Date of Award


Degree Type


Degree Name

Doctor of Philosophy (PhD)

Graduate Group

Chemical and Biomolecular Engineering

First Advisor

Daeyeon Lee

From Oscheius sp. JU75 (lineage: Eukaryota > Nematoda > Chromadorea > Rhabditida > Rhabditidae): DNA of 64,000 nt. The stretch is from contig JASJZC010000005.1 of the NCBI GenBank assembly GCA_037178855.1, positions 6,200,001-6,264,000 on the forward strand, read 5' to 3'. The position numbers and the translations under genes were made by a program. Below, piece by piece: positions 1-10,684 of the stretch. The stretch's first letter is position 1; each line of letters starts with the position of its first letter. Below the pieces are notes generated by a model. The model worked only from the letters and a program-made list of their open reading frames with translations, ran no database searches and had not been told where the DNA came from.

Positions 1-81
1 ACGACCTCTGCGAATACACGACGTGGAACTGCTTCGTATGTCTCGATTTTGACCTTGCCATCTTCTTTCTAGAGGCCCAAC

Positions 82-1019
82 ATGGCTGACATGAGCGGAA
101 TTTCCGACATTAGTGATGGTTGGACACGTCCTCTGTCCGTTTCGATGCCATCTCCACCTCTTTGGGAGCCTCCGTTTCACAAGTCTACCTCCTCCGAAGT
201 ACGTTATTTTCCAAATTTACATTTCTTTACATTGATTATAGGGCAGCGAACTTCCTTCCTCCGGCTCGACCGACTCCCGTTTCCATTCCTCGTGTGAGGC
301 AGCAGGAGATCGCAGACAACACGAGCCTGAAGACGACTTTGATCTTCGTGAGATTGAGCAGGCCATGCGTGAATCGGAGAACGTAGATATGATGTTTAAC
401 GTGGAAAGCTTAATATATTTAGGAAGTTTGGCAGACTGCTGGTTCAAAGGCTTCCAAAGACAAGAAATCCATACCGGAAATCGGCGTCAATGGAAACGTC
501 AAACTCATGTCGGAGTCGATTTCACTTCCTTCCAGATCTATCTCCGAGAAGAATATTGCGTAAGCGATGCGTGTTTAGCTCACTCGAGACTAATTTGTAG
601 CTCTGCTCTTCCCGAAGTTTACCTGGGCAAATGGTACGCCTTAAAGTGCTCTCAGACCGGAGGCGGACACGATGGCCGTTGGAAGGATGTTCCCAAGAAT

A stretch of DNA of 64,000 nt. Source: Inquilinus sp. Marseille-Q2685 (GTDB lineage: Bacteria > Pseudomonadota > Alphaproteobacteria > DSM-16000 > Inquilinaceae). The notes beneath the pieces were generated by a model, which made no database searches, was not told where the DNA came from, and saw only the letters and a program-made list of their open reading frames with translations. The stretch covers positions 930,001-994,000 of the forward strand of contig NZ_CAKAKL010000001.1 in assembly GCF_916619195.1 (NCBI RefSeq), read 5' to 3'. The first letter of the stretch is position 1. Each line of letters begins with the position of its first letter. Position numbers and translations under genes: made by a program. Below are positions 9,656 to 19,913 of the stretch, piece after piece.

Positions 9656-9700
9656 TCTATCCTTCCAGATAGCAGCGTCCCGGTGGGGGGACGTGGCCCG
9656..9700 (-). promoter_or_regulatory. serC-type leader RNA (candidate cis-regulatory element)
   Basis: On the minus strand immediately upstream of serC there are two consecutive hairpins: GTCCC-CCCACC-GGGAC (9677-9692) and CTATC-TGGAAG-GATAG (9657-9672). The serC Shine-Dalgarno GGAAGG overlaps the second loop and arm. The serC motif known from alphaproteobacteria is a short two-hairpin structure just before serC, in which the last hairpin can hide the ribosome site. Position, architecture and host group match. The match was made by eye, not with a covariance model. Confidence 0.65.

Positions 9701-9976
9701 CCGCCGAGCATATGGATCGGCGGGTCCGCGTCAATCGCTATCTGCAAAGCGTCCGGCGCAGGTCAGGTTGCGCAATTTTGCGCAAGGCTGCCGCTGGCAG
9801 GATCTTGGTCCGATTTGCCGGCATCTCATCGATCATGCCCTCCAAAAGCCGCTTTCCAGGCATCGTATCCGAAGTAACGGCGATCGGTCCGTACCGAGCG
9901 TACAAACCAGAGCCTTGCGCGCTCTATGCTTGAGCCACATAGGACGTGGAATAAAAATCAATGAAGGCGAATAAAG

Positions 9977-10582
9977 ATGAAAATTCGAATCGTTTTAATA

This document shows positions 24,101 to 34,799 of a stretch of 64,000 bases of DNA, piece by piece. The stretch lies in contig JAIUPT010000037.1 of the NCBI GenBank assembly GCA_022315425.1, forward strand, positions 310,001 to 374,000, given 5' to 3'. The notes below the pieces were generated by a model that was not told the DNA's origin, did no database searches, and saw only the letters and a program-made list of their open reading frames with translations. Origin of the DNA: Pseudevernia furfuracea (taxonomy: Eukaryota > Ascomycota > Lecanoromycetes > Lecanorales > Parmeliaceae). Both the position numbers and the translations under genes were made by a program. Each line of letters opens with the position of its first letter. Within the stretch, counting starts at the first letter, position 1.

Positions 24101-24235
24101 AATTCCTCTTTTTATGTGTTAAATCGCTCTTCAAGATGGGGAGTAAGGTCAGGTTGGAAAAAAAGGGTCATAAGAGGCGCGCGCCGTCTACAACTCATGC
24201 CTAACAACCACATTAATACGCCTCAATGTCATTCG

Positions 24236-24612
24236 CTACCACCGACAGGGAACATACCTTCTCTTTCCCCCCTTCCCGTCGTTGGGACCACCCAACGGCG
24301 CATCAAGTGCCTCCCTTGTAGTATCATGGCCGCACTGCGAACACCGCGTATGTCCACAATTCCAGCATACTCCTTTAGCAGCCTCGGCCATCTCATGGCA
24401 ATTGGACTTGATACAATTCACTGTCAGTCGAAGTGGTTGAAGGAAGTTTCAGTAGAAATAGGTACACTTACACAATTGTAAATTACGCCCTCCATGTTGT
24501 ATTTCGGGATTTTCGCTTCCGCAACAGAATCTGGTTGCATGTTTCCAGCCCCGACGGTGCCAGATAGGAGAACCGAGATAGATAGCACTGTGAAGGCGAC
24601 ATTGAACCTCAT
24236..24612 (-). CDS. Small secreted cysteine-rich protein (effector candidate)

Emulsions are dispersions of droplets of one fluid within a second, immiscible fluid and have a wide range of applications from foodstuffs to pharmaceuticals to personal care products and agrochemicals. Emulsions are intrinsically unstable because of large interfacial area associated with the system. To obtain stable emulsions, the interfaces between immiscible fluids must be stabilized by emulsifying agents such as surfactants and colloidal particles. Surfactants refer to surface-active agents which prefer to segregate to interfaces between two immiscible fluids. Their surface activity originates from their amphiphilic structure. Colloidal particles can stabilize emulsions due to their tendency to attach strongly to the interface. It has been demonstrated that particles with amphiphilic structure (also known as Janus particles) can be synthesized. An important potential application of Janus particles comes from the fact that they could make unique solid surfactants, however, several questions needs to be answered: (1) It has been recognized for more than 100 years that surfactant molecules and homogeneous particles can attach to interfaces and stabilize emulsions. How would Janus particles be different from and, more importantly, advantageous over molecular surfactants and homogeneous particles in emulsion stabilization? (2) How does the structure or geometry of Janus particles influence their properties as solid surfactants? To answer these questions, thermodynamics of emulsion stabilization using amphiphilic Janus particles is investigated showing that they can indeed generate thermodynamically stable emulsion whereas emulsions stabilized by surfactant molecules and homogeneous particles are only kinetically stable. In addition, a new synthesis method is developed enabling the bulk synthesis of highly uniform pH-responsive Janus particles that are able to completely reverse their surfactant properties in response to changes in the solution pH. These Janus particles can stabilize different types of simple emulsions (oil-in-water and water-in-oil) at different pH and, more importantly, induce phase inversion of emulsions in response to changes in solution pH. Furthermore, one-step formation of stable multiple emulsions is demonstrated using these amphiphilic Janus. Multiple emulsions stabilized by these stimuli-responsive Janus particles can be induced to release the encapsulant by simply increasing the pH of the continuous phase. In conclusion, Janus particles represent promising systems as solid surfactants for making stable and smart emulsions.

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